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WASHINGTON — President Biden claimed Tuesday that “I’ve done all I can do” to secure the US-Mexico border — prompting House Speaker Mike Johnson to say that was “simply not true.”

“I’ve done all I can do. Just give me the power. I’ve asked from the very day I got into office,” the 81-year-old president told a reporter on the White House lawn as he departed for a fundraising jaunt to South Florida.

“Give me the Border Patrol, give me the people, the judges —  give me the people who can stop this and make it work right,” he added.

Johnson (R-La.) fired back on X, “That is simply untrue. He’s either lying or misinformed.”

The speaker added: “Here are just a few of the authorities at his disposal – if only he would use them: • Presidential Authority to Restrict Entry 212(f) • Expedited Removal 235(b)(1) • Discretionary Detention Authority 236(a) • Mandatory Detention 236(c). No more excuses.”

Biden’s claim that Republicans are preventing border security reflects White House messaging as conservatives, including Johnson, express resistance to the reported details of legislation being discussed in bipartisan Senate talks — which critics say could actually worsen the crisis by drawing more migrants to the US.

Johnson said Friday that any new restrictions in the potential Senate deal could be ignored by Biden and added that the president should “demonstrate his good faith by taking immediate actions to secure” the border.

Biden, who conceded earlier this month that the border is not secure and said that “massive changes” are needed, ran for president in 2020 vowing to rescind former President Donald Trump’s hardline border policies.

On his first day in office, Biden halted construction of Trump’s US-Mexico border wall and later ended his predecessor’s “Remain in Mexico” policy, which required most asylum seekers to await rulings on their claims of persecution while south of the border.

Biden’s claim that he asked for more border powers on his first day refers to proposed legislation giving a path to citizenship for an estimated 11 million illegal immigrants already in the US while streamlining asylum processes for new arrivals. The proposal, which Republicans decried as a potential magnet for more illegal immigration, also would have invested money in border-security technology.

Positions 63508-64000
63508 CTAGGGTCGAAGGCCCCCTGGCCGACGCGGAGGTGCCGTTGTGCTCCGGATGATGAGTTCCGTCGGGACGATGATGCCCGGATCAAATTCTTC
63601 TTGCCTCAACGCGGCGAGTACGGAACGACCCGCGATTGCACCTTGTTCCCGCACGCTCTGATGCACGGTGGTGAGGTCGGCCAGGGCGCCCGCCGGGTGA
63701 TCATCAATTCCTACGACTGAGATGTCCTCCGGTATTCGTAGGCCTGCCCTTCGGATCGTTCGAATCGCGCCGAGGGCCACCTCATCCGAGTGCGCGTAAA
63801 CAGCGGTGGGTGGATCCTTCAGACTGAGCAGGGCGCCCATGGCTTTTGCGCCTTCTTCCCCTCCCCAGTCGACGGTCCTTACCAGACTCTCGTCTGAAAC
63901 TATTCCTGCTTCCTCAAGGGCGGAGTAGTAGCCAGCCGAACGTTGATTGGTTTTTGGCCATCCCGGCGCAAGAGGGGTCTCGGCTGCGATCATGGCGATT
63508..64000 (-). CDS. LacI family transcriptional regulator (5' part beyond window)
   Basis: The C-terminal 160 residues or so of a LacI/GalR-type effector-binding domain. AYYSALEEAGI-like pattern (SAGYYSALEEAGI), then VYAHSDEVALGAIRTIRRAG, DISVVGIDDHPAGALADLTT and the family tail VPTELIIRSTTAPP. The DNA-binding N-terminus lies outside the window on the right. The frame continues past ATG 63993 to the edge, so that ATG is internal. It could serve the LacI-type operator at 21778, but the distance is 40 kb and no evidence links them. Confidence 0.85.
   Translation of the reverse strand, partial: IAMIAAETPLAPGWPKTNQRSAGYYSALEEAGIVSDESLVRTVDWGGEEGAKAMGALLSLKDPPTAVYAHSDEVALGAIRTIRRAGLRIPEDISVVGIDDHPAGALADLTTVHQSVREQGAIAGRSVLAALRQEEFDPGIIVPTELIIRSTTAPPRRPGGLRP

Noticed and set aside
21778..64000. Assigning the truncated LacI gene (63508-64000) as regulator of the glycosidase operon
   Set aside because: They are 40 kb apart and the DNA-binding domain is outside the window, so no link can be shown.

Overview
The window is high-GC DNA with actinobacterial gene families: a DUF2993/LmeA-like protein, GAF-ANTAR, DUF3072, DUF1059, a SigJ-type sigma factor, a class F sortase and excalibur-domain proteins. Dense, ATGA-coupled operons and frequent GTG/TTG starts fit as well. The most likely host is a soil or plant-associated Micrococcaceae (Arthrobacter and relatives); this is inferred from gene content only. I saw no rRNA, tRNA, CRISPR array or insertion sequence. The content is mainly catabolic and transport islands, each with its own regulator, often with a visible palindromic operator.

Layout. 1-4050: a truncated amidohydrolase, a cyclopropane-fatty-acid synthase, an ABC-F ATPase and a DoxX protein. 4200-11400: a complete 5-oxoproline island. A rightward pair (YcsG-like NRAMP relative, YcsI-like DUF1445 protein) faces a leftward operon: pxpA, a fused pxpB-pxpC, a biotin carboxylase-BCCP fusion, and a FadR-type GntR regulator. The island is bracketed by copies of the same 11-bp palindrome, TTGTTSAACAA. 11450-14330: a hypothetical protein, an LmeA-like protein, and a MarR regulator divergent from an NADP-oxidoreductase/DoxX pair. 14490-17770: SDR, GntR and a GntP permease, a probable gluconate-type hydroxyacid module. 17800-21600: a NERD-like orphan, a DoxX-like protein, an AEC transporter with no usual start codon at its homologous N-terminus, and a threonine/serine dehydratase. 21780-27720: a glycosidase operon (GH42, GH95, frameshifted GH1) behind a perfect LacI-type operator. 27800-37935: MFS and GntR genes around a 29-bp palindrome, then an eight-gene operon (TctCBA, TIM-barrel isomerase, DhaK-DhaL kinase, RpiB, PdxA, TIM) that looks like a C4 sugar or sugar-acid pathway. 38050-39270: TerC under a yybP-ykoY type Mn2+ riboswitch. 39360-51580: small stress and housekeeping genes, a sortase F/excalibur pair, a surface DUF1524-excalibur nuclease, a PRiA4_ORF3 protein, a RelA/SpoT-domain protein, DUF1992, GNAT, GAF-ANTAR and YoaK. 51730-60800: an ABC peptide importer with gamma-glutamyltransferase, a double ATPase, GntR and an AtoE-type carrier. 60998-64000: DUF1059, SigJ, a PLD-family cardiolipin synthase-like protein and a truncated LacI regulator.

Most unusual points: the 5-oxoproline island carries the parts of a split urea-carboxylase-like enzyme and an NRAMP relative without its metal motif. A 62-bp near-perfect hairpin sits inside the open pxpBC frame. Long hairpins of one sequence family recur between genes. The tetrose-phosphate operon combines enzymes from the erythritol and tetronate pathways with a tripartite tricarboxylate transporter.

Republicans have been pressing Biden to readopt stricter Trump-era border policies, including detaining people who illegally cross the border.

The House Homeland Security Committee was expected to approve articles of impeachment Tuesday against Homeland Security Secretary Alejandro Mayorkas for allegedly failing to enforce the laws — including a provision that says asylum seekers “shall be detained” pending their case outcome if they illegally enter the US.

The number of illegal southern border crossings hit an all-time monthly record of more than 302,000 people — equivalent to the population of Pittsburgh or Newark — in December, according to federal data released Friday.

Under Biden, the vast majority of people who illegally cross are being allowed into the US to await asylum rulings. They are entitled to work permits as their claims pend before a backlogged review system.

Mayorkas, who has repeatedly insisted at congressional hearings that “the border is secure,” said this month that more than 85% of those detained for illegally crossing the border were being released into the US — up from 71% in October and 74% in November.

The Biden administration also has established a special “parole” program for Cubans, Haitians, Nicaraguans and Venezuelans that allows a combined 30,000 people per month from those countries to enter the US through ordinary means such as flying and then await their case rulings.

Nearly 2.5 million people — almost as many as live in Chicago — were apprehended after illegally crossing the US-Mexico border in fiscal 2023, which ended Sept. 30, in addition to an estimated 670,000 “gotaways” who evaded authorities.

Fiscal 2022 saw a then-record of nearly 2.4 million apprehensions — up from 1.7 million in fiscal 2021.

The border crisis is a liability for Biden going into his expected rematch against Trump. A Pew Research poll released last month found that just 32% of Americans believed Biden could make “wise decisions about immigration policy.”



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